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The Original Medicine

Lifestyle & Opinion

By April Trevino

Walking in to the nicely decorated home that she shares with her girlfriend, Jennifer, I spot Lauren in the kitchen. A free spirited beautiful young woman, with blonde locks loosely twisted into a messy bun, sporting a cute diamond stud nose ring, stylishly dressed in a vibrantly colored top, with light blue jeans. There is wall of shoes by the front door, and I notice Lauren and Jennifer are barefoot. I whisper to Jose, “we need to take off our shoes.” Then I turn my attention to a barrage of books about their interests, comforting features like salt lamps and pictures displaying love and family ties. Even Jasper, their dog, is a happy soul, full of life.

My husband and I have been invited over because Lauren is studying traditional Chinese medicine, and has agreed to perform acupuncture on him for pain that he has been experiencing in his shoulders and neck. Sitting on the floor next to her coffee table, Lauren starts a conversation with my husband, Jose. “So, how can I help you?” Lauren asks, followed by a series of health questions about his concerns for the pain. She is meticulous, even taking Jose’s pulse and surprisingly, asks to look at his tongue. It seems that, in Traditional Chinese medicine, the tongue can tell a lot about the state of the body, almost like the window to the soul except it’s more of a window to possible ailments.

Lauren wraps up her consultation, asking Jose if he is interested in being treated. “If you have time,” Jose agrees. Lauren is equipped with her trendy tackle box of remedies used to treat her patients, offering cupping therapy, ear seeds and of course her specialty, needles. The guest bedroom instantly transforms into the treatment room. The space is a modestly decorated room, lit only by the light from the ceiling fan—equipped with a queen size bed, a dresser and side tables. Lauren and Jen team up to turn off the fan, which proves to be a challenge as we all laugh at their struggle. Since Lauren is treating Jose from her home, rather than the clinic, she explains what a typical treatment room would look like, a special type of table the patient is treated on–much like those seen in a massage clinic, with a blanket and heating pad. To lull the patient into a calmed state, the lighting is dimmed, with instrumental music playing softly. Salt lamps glow for positive energy and the aura of essential oils fill the room.

As Jose lays on his back, shirtless, Lauren begins explaining the process, applying an ear seed in the middle of his forehead. She then shows him a thin needle, having him touch it so that he can get a feel of what it will feel like as it goes into his skin. The treatment begins and I excuse myself from the room.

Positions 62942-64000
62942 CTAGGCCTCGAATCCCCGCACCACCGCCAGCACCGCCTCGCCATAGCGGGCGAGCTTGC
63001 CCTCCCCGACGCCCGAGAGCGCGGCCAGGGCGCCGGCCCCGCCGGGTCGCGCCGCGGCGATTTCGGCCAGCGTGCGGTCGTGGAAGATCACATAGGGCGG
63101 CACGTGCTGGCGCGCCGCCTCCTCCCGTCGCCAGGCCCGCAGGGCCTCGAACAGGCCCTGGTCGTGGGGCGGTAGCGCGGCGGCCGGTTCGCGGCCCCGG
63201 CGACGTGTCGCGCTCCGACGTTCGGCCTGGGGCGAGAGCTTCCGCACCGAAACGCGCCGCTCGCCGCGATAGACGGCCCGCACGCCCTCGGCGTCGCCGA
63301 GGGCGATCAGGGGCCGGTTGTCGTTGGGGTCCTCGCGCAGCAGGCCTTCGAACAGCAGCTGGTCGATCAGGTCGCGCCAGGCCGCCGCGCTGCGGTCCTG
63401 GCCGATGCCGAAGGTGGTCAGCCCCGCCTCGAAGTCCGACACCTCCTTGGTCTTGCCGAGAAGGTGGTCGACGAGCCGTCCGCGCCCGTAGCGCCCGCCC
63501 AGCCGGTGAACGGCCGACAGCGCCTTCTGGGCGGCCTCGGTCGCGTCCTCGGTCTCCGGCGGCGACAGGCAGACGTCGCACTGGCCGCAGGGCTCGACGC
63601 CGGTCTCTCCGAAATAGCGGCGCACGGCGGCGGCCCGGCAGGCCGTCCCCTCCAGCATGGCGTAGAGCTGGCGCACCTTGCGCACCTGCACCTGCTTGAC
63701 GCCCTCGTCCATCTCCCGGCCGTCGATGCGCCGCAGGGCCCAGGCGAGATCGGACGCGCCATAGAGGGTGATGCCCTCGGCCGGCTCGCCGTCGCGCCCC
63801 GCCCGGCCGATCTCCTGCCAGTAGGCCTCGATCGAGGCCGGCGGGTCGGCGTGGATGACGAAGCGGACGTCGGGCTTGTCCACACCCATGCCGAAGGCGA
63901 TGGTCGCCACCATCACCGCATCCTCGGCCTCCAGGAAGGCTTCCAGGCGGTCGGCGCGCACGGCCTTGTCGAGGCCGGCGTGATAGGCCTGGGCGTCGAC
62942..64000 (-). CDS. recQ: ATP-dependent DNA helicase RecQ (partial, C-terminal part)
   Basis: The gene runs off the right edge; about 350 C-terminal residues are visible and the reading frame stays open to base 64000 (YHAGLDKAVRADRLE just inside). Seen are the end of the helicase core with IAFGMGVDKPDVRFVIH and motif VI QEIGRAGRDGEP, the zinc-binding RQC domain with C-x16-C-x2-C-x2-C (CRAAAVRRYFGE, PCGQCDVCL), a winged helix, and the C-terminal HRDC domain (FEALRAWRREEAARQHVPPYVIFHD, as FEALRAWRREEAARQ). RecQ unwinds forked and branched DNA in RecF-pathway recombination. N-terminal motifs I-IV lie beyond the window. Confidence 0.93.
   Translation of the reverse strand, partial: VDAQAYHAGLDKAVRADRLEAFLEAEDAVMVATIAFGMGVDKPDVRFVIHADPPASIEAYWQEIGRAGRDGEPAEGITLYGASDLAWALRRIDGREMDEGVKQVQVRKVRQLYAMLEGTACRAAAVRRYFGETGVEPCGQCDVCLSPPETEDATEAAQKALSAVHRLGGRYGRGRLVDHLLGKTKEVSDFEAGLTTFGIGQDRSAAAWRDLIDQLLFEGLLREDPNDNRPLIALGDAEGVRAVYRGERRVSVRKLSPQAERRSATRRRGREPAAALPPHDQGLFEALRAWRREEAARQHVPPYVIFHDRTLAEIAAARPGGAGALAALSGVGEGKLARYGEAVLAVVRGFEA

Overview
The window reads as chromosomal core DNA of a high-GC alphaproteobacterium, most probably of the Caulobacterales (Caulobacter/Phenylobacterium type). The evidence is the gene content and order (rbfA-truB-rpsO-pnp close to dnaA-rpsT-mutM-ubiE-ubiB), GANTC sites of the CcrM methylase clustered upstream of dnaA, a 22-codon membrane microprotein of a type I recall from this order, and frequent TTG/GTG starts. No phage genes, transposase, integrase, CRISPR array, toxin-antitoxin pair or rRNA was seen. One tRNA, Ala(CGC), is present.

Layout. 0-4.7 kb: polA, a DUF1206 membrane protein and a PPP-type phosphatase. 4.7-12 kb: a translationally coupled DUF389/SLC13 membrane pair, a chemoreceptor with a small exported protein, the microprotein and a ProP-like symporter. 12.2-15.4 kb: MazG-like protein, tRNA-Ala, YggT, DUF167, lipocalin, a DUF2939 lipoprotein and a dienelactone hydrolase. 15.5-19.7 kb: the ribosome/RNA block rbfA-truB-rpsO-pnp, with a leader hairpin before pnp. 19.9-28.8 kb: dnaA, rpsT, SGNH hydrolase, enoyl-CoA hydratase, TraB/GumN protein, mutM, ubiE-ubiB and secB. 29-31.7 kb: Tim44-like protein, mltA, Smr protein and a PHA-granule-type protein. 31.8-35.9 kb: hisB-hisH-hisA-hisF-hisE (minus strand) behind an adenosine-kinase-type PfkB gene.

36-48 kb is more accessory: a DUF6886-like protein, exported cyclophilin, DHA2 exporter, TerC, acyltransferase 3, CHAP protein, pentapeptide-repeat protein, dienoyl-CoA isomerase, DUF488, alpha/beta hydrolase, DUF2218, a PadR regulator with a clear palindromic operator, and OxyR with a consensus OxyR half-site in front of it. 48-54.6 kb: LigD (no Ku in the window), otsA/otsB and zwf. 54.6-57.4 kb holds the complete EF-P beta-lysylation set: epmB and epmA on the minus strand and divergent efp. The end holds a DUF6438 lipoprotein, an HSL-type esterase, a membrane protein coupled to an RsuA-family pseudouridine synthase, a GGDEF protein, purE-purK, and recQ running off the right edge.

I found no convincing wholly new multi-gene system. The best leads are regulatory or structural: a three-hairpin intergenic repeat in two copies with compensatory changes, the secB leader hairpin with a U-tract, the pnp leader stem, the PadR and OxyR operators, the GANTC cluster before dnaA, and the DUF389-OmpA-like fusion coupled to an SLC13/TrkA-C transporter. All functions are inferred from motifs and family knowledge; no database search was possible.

Soon after Lauren finishes inserting a series of needles (approximately eight to twenty needles are used typically) into Jose’s shoulders, neck and feet, Lauren leaves the room so that Jose can relax. A process that normally lasts about twenty to forty minutes. During this time, she invites me to her office to show me detailed charts of the meridian points that run through the body, and explains Yin/Yang. I ask Lauren how she knows where to put the needles. Lauren explains that the initial consultation is what helps determine the root cause of the patient’s ailment. The needles are placed in different points throughout the body, centered on the diagnosis, and will vary in size based on the areas they are being used. I ask about the typical salary of an acupuncturist and Lauren giggles, saying that was hard to answer because it all depends on how successful the practice is. Unfortunately, because most insurance companies do not accept claims from Chinese medicine clinics, it is hard for Eastern medicine practitioners to succeed. Lauren explains that Traditional Chinese medicine is considered “alternative” medicine here in the United States. Despite this, the typical going rate for a session is $60 to $95.

Lauren expresses the pressure that she feels while treating patients that have some really deep issues. She tells a story about a college student that had taken drugs, and was having thoughts of suicide—the patient didn’t even know what drug(s) she had taken. Lauren believes the reason why patients seem more comfortable to share details of their struggles is because of the in depth consultation that is performed.

Lauren is excited to share a success story with me. She is so enthusiastic about this particular story because she currently practices under a physician, which means she often sees patients for follow up appointments. She tells me that she was recently tasked to treat a patient on her own, from the start. The woman was suffering from infertility. The patient already had one child, but was having difficulties getting pregnant a second time. She was also suffering from incontinence, which kept her up most of the night headed for the bathroom. After two months of seeing Lauren once a week, the patient was not only pregnant, but her incontinence was under control! Lauren excuses herself to go and remove the needles from Jose’s body.

Before our visit wraps up, Lauren shares her vision board with me—inspirations and aspirations for her very own clinic. Every detail of her vision is filled with passion. Her dreams for her career as an acupuncturist is evident, she is knowledgeable beyond her years and there is no doubt that she will have a flourishing practice of her own someday.

Header photo by Tomas Fano (flickr creative commons)

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